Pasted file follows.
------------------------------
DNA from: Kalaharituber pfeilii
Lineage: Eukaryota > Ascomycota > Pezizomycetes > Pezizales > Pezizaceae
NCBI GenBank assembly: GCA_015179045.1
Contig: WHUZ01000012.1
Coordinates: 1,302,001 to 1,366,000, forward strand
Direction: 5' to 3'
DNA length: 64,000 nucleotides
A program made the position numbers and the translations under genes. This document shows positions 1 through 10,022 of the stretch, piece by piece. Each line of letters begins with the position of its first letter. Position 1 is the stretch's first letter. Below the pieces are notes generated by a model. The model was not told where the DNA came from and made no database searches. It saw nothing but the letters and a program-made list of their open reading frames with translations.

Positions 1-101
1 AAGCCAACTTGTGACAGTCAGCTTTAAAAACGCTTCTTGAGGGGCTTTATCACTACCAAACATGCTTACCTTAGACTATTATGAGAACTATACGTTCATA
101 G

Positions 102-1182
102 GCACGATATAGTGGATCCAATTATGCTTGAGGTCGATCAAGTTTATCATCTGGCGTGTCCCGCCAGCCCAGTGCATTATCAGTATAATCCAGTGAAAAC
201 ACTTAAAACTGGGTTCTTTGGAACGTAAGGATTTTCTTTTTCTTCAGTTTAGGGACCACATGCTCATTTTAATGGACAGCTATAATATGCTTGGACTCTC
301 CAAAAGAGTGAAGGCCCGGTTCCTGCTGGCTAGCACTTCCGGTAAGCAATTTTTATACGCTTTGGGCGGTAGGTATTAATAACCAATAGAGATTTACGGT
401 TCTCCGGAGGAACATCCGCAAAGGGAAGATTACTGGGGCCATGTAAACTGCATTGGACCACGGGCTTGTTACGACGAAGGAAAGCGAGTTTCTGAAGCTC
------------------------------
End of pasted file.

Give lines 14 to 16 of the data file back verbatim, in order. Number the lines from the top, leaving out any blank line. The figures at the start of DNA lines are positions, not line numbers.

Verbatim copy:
201 ACTTAAAACTGGGTTCTTTGGAACGTAAGGATTTTCTTTTTCTTCAGTTTAGGGACCACATGCTCATTTTAATGGACAGCTATAATATGCTTGGACTCTC
301 CAAAAGAGTGAAGGCCCGGTTCCTGCTGGCTAGCACTTCCGGTAAGCAATTTTTATACGCTTTGGGCGGTAGGTATTAATAACCAATAGAGATTTACGGT
401 TCTCCGGAGGAACATCCGCAAAGGGAAGATTACTGGGGCCATGTAAACTGCATTGGACCACGGGCTTGTTACGACGAAGGAAAGCGAGTTTCTGAAGCTC